level above (in seriousness) the original (or previous) offense.
   3. The disciplinary action(s) imposed by the Committee on Professional Conduct will not appear on
   the student's transcript, except in cases of suspension or expulsion. In the case of suspension, the
   transcript notation will be removed when the student is eligible to return to the university.
   4. The university reserves the right to adjudicate alleged violations either during the academic term
   when the incident occurs, or after that term, and may revoke a degree which was awarded before the
   violation was adjudicated.

       B. Section 2. Categories Based on Seriousness of the Offense

1. Level 1. These are the most serious violations for which sanctions range from suspension to expulsion
   from the university. Student organizations engaged in a violation(s) may face revocation of official
   recognition from the university. These violations of academic integrity generally, but don't necessarily
   have to, entail advanced planning, may include conspiring with others or involve a substantial part of
   credit awarded in the course (normally one third or more). Examples may include, but are not limited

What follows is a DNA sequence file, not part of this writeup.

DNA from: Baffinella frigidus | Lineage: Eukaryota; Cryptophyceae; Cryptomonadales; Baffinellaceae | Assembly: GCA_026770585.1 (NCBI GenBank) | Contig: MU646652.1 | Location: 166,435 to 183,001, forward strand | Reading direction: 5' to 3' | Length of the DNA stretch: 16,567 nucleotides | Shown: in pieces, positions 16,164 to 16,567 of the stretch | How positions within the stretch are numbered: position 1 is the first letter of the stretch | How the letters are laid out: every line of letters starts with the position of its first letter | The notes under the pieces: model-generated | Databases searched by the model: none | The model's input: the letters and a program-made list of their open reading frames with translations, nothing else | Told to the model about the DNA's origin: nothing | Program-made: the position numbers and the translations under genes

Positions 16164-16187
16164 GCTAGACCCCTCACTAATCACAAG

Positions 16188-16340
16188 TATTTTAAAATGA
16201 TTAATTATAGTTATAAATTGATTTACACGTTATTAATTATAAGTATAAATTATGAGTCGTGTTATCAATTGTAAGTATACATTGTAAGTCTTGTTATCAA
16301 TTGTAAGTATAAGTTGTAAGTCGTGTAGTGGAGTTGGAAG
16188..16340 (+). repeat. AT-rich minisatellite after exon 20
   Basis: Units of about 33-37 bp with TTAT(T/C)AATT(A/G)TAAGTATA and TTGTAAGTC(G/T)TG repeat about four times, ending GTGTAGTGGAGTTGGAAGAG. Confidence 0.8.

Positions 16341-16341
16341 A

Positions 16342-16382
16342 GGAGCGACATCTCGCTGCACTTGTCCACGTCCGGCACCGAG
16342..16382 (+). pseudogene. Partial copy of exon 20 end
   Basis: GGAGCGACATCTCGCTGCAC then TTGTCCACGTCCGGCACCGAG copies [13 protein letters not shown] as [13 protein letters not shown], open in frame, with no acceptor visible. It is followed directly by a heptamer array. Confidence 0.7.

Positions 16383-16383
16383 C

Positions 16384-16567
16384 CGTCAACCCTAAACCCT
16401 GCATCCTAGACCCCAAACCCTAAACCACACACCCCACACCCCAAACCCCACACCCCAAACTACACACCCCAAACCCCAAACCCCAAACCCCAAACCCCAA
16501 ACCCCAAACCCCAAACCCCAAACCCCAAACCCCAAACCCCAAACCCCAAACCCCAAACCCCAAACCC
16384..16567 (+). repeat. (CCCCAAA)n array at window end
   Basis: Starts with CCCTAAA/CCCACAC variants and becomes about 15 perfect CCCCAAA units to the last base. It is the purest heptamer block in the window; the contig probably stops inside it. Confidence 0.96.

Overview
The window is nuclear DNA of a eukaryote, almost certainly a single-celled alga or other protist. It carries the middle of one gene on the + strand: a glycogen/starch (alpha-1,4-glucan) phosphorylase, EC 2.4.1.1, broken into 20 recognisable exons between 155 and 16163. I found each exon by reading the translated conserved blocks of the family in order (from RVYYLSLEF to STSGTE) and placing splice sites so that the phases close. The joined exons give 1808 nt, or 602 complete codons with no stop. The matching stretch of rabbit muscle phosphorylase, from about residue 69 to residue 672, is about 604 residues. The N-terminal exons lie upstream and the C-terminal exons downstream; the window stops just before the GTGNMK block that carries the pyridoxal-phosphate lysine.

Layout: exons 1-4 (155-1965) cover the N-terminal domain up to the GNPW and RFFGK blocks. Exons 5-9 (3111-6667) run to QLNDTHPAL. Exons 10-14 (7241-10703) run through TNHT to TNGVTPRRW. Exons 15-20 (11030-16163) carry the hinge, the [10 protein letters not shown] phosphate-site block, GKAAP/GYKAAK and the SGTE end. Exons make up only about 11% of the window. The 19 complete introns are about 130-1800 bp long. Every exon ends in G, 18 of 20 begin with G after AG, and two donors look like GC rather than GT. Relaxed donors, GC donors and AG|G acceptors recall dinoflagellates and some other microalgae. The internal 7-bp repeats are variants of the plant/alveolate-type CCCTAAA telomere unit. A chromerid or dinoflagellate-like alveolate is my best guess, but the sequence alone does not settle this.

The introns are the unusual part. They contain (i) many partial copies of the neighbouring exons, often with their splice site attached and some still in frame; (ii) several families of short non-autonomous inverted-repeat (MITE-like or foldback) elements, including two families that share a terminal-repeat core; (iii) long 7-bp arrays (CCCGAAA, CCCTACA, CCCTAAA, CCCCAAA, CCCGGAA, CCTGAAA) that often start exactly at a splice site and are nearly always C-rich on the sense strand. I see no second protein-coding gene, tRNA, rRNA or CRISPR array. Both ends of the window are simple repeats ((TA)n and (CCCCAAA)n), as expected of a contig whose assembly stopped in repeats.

Premeditated, conspiratorial cheating on any examination.
        Taking an examination for another student.
        Unauthorized obtaining or transmitting of examination material before an examination.
        Plagiarizing, in full, written, oral or graphic work which was authored or prepared by another.

   Minimum: Suspension; Maximum: Expulsion.

                     2. Level 2. These are serious violations for which sanctions range from
   failure in the course and disciplinary probation to suspension from the university. Student
   organizations may face temporary suspension from the university. These violations of academic
   integrity generally, but don't necessarily have to, entail advanced planning or involve a significant part
   of credit awarded in the course (normally one quarter to less than one-third). Examples may include,
   but are not limited to:
   a. Premeditated cheating on an examination.
   b. Plagiarizing, in part, written, oral or graphic work which was authored or prepared by another .
   c. Failing to acknowledge that the work submitted for credit is the work of a collaboration.